In an era in which everyone carries a smartphone and freely shares views on social media, the chance of “going viral” is a real risk, as one Saskatchewan nurse discovered after receiving a $26,000 fine from her nursing regulator for criticizing her grandfather’s care in a Facebook post. When can employees be disciplined for their off-duty comments? Does it matter if the comments weren’t intended to become public? In what circumstances will workers receive protection as a whistleblower? In this session, seasoned advocates will review the latest developments on freedom of expression, addressing issues such as the following:
- Whistleblowing: What statutory protections exist for employees attempting to expose wrongdoing within their organizations? Have any provinces passed legislation aimed at protecting whistleblowers in the private sector? When, if ever, can an employee be disciplined or discharged for alleged whistleblowing activities? Are they required to exhaust internal mechanisms or procedures for redress before going public? Do they have to establish that their criticisms or concerns are true in order to receive protection?
- Public criticism of employer: In what circumstances can employees be disciplined for publicly criticizing their employer? Can they be disciplined for criticizing the employer to their co-workers? What about posting negative reviews on sites such as Glassdoor? Can employer policies or a duty of loyalty effectively limit employees’ right to freedom of expression? Do employees have any freedom to express criticism of their employers online during their off-duty hours?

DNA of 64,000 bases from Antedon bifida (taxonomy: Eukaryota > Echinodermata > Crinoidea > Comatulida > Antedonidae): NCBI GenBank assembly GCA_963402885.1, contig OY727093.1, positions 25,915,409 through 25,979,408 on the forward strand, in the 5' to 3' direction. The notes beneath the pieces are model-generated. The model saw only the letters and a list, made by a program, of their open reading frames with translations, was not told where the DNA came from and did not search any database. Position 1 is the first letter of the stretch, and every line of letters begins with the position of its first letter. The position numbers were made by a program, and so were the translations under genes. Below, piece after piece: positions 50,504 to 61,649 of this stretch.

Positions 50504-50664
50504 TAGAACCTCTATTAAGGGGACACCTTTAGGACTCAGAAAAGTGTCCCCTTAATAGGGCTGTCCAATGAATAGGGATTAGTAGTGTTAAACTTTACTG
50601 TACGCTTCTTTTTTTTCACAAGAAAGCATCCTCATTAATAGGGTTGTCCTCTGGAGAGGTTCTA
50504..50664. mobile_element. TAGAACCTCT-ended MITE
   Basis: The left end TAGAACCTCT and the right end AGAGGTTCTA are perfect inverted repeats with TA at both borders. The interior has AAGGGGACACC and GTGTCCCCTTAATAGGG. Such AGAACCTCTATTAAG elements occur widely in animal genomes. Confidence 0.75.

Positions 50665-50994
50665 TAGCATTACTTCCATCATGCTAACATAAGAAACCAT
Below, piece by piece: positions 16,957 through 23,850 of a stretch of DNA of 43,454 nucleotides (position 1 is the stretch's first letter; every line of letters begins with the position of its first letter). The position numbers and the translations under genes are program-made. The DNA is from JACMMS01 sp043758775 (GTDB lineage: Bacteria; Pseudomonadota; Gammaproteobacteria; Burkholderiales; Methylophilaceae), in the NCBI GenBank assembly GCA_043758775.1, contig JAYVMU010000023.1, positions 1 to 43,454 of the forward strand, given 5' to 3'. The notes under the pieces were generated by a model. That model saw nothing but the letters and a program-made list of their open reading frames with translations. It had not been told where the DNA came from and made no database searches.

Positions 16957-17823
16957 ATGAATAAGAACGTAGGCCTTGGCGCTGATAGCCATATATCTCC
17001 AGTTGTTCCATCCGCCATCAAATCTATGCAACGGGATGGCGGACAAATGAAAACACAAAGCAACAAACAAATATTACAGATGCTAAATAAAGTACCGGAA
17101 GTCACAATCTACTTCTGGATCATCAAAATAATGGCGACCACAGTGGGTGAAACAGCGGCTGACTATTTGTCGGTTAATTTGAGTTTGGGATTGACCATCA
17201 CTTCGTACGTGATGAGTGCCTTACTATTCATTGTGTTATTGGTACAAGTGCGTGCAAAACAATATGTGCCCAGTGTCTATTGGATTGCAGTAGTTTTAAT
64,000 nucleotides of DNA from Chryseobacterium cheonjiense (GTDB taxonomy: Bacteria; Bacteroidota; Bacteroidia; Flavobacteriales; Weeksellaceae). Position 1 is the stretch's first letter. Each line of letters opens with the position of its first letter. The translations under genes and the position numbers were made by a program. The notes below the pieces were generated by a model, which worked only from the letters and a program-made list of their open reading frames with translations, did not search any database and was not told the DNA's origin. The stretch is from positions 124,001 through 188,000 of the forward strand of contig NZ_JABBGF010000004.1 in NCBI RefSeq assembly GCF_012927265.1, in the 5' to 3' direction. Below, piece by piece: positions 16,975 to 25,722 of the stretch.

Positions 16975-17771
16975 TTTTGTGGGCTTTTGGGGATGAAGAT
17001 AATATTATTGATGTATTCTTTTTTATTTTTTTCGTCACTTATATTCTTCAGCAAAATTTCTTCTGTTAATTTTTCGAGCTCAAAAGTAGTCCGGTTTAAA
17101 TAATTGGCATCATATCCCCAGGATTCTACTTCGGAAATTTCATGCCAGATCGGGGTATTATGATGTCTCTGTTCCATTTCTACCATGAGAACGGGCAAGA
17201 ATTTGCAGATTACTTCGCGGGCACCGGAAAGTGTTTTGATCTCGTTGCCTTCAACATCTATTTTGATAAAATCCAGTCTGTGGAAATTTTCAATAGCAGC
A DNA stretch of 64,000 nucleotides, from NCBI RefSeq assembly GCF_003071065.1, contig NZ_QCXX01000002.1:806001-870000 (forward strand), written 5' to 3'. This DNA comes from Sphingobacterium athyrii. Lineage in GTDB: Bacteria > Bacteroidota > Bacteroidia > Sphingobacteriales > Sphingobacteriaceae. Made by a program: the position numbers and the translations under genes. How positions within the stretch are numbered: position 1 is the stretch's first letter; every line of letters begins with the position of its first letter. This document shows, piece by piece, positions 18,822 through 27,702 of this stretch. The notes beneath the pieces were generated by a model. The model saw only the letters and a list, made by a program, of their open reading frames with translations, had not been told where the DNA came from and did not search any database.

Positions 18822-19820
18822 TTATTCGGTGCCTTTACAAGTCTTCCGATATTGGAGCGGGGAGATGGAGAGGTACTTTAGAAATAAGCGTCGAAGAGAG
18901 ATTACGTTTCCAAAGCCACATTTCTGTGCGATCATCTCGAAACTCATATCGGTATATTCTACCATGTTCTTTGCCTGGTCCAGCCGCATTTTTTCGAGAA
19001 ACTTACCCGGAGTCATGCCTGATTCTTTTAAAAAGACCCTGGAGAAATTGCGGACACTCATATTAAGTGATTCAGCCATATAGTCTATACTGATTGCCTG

- Social media/off-duty comments: How do adjudicators determine whether public statements made off duty and outside the workplace, including tweets, Facebook posts, or YouTube videos, harm an employer’s reputation or damage the employment relationship? Does it matter if the comments were intended to be private? Can employees be “saved” by disclaimers on their personal social media accounts indicating that the views expressed are their own and not those of their employer?
- Religious and political opinions: In what circumstances, if any, can the political activity of a public sector employee justify discharge or discipline? When can a worker be disciplined or dismissed for publicly expressing an unpopular political or religious opinion?
- Union communications: How far do the constitutional principles of freedom of expression and freedom of association extend in protecting communications by union members? Do employers have any right to know about or regulate what is said in union meetings or union communications with bargaining unit members?